Thursday, December 06, 2007

Live Out the String

Don't expect a decision from Judge Kantor in the Arken/Robinson cases before sometime in 2008. Unfortunately, Judge Kantor seems to have drawn the short straw again and has been assigned the Criminal Docket for the remainder of 2007. Apparently this started not long after he had the status conference. My worry is that he will continue in that capacity into early 2008, thus delaying the decision even longer and letting PERS have free rein over my retirement benefits for even longer. They are definitely living out the string. I can only hope that when Judge Kantor finally gets time to write and to issue his ruling that it smacks PERS so hard that their collective heads are coming out their collective arses. Growl.

Wednesday, December 05, 2007

Here it Goes

PERS should get my appeal today. I dropped it off at the post office yesterday. I waited 54 days before filing it, hoping that it would be smack in the middle of the pile about the time Judge Kantor issues his final rulings in the Arken and Robinson cases. I based my appeal on the Supreme Court's ruling in the Strunk case, concluding that PERS had no legal authority to do what it did and that, instead, PERS owed me a considerable amount of money. I used my own calculator (see left) to estimate the amounts of error and adjustments in my favor. I doubt that this will sway PERS. I'm just perplexed about the system for appeals. PERS gets to rule on the wisdom of its own wisdom. It follows that if they didn't think they were right, they wouldn't have sent out the letters in the first place. I'm not sure how one is supposed to get a fair, impartial, and unbiased review of the facts of the cases. Indeed, PERS has never been known to be fair and impartial in contested cases. I've been attending Board meetings on and off for more than 15 years. Not once during an open meeting did the PERS Board ever overrule the staff recommendations, and not once has the staff ever recommended in favor of the appellant. This does not mean that there aren't cases where PERS has ruled against itself, but I'm not aware of them. Thus, I doubt that we'll see even the smallest victory in any of these pro forma appeals. The only reasons for filing them - and I encourage everyone to do so - is to protest the way PERS has treated retirees, and to clog up their system. (Of course, if they don't bother to read the appeals and just rubber stamp reject them, then it won't do much in the clogging department either.)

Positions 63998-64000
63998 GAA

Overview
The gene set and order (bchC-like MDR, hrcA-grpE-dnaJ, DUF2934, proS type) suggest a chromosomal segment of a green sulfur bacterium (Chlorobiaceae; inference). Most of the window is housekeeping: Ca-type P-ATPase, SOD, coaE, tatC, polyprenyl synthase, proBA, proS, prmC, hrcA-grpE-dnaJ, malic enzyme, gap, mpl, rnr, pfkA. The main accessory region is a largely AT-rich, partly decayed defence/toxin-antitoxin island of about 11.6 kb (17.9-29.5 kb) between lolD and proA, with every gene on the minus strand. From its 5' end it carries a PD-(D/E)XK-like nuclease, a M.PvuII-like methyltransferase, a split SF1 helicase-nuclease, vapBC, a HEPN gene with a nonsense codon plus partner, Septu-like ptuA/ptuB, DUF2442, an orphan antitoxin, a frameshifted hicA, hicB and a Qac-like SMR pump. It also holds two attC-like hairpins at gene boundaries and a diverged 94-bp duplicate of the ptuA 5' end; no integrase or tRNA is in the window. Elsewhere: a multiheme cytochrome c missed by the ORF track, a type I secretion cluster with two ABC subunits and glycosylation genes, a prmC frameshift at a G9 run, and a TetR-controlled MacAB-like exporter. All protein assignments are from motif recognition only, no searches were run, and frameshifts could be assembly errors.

There is nary a peep from Judge Kantor about when his ruling in these cases might be forthcoming. If he doesn't issue them within the next 10 - 14 days, it won't be until after January 1 before the rulings come out. And, frankly, if that happens, I wouldn't even hazard a guess when he might actually rule. I had heard that he was slow, but he's rapidly redefining that word for me. Look to the left at my counter and you'll see how many days, hours, minutes, and seconds it has been (real time) since Judge Kantor had the status conference to clarify his ruling.

Sunday, December 02, 2007

Turn, Turn, Turn

My posts here are not usually personal. This weekend I celebrated my 60th birthday. My birthday present was a visit from all my children and my granddaughter. At dinner last night, the entire crew enjoyed a meal at one of Portland's nicest restaurants. I am very proud to share with you the entire Fearless clan - the only time I will digress from my routine to report on PERS-related news. I took a vacation this weekend and these are the 8 reasons why:

P.S. The two handsome guys in the top row are the "outlaws". The girls are mine, with the granddaughter being the one in the middle of the top row. The rest are either my daughters or my wife. Forgive me if I beam a bit at this group. I love them all dearly and they are all the source of incredible pride and joy.